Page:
Who knew there was a term for an animal/human hybrid? Actually, “cybrid” is short for “cytoplasmic hybrid.”
Wesley Smith has already reported on the story that scientists in the UK – where such things are regulated by the government, unlike in the USA – have requested permission to produce a somatic cell nuclear transfer embryo using the cytoplasm from an enucleated cow egg and human nuclear DNA.
The Telegraph has this FAQ on the proposed procedure.
Will the cells of the hybrids have other benefits?
Yes. Although cybrid stem cells could not be used for treatments and will not be allowed to develop beyond an early stage, they will prove invaluable for studies of how to clone embryonic stem cells more efficiently — so human eggs could eventually be used — and could be used to test drugs on cell lines created from people with Alzheimer’s disease, and shed light on the basic disease process.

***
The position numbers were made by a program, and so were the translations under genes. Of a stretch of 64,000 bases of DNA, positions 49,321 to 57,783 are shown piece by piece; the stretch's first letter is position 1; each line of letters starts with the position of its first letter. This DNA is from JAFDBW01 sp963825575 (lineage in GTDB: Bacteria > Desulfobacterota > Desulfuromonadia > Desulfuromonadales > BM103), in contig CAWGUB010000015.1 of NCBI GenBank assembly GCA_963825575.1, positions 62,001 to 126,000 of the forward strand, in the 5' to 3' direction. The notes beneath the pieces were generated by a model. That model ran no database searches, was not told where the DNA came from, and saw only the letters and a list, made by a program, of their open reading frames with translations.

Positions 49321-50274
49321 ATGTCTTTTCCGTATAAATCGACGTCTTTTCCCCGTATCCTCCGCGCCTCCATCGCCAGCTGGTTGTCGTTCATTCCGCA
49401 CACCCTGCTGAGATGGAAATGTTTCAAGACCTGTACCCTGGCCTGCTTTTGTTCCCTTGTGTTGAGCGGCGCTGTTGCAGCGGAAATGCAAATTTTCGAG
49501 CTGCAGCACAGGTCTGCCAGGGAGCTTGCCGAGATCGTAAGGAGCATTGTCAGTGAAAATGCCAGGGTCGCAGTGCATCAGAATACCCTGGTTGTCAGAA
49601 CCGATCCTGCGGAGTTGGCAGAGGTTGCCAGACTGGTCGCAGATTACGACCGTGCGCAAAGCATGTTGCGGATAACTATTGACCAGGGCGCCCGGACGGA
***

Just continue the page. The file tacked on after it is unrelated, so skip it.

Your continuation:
But that’s not all the “Facts.”
If you read between the lines and remember your cloning history, you’ll see that it’s not just that human oocytes come to dear and are too hard to obtain. Remember, no one’s been able to clone a human embryo by SCNT (using human oocytes and DNA) long enough to produce embryonic stem cells. However, a Shanghai researcher claims to have been able to do so using a rabbit oocyte and human nuclear DNA.
So, these scientists have given up on human cloning and are just going for the next best thing that they hope is a sure thing.